In your own virtual world, you’re running down a street, buying prostitutes, robbing people, killing cops. Through it all, you’ve got bitcoins at stake. This is the sort of game which could be forthcoming thanks to new technology like, Bitcoin, the digital currency designed in…
In your own virtual world, you’re running down a street, buying prostitutes, robbing people, killing cops. Through it all, you’ve got bitcoins at stake. This is the sort of game which could be forthcoming thanks to new technology like, Bitcoin, the digital currency designed in 2008 by Satoshi Nakamoto.
Grand Theft Auto, the open world action-adventure video games series, could get more open-world: that is, by incorporating digital currency. Here’s how.
The game, created by David Jones and Mike Daily, features fictional locales modelled on American cities, such as Liberty City, Vice City or San Andreas. The open world layout allows players to choose missions to progress the story, while at the same time engaging in side-quests that includes a heavy dose of action-adventure, driving, third-person shooting, occasional role-playing, stealth and racing.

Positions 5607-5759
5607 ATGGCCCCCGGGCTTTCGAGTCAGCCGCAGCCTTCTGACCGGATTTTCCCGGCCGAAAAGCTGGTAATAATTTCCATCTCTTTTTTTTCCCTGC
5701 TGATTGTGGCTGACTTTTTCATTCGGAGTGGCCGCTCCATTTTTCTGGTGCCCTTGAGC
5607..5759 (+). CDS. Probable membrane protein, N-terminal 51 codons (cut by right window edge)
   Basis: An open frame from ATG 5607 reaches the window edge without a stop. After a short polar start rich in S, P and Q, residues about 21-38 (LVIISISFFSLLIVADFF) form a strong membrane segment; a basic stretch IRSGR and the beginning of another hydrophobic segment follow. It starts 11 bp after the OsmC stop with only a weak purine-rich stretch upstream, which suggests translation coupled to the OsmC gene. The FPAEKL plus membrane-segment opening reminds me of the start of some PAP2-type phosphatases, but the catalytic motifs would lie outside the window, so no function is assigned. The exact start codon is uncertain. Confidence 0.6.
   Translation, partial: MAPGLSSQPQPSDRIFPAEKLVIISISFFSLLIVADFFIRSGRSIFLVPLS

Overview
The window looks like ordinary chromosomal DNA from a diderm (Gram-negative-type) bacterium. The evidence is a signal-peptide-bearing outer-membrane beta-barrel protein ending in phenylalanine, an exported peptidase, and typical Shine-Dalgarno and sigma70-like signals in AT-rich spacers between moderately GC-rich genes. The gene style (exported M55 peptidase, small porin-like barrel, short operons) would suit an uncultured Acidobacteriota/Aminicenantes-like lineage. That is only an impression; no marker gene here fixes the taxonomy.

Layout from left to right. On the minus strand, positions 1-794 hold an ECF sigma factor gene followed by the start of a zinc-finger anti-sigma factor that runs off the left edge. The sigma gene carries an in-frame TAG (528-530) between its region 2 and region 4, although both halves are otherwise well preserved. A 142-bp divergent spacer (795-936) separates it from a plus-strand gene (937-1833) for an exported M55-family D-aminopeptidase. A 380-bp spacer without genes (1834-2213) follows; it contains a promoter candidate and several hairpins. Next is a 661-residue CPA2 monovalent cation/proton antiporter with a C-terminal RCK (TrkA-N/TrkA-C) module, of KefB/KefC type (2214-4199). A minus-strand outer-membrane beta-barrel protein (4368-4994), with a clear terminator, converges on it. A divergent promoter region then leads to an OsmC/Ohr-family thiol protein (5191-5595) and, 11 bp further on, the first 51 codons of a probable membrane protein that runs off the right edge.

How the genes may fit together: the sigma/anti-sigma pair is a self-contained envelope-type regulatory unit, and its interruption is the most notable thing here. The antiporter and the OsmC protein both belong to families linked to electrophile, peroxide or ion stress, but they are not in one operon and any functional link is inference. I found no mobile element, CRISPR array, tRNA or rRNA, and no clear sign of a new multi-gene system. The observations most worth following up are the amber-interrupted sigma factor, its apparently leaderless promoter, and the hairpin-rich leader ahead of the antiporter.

The game is adult in nature containing violent themes, while being satirical and humorous. What if, during these side activities, players could earn, steal, win bitcoin, just like in reality. It is exactly this sort of gaming technology that could, when all is said and done, prove to be bitcoin’s killer app alongside payment services. Gaming, to be sure, is one of the biggest virtual markets in the world, and it could prove to grow even bigger when it incorporate a quasi-gambling element.
Grand Theft Auto V brought in more than $800 million worldwide. Three days after release, the game surpassed one billion dollars in sales, making it the fastest selling entertainment product in history. It broke several Guinness World records including bets selling video game in 24 hours, best selling action-adventure video game in 24 hours, highest grossing video game in 24 hours, fastest entertainment property to gross $1 billion and others.
By putting money at stake, the game, or another like it, could create demand among not only the gaming community, but, also, the Bitcoin community and the millions of users who log onto the internet each, not for entertainment purposes, but to make money.
There are already many gaming projects in the works for Bitcoin, such as the in-game virtual currency known as BitCrystals which will be available to the game Spells of Genesis in the coming weeks. But such advents are not quite the achievement that an open-world game – bolstered by the power of Bitcoin – would indubitably be.
Images from Shutterstock and YouTube/SynGates Mohito.
Last modified: January 25, 2020 11:54 PM UTC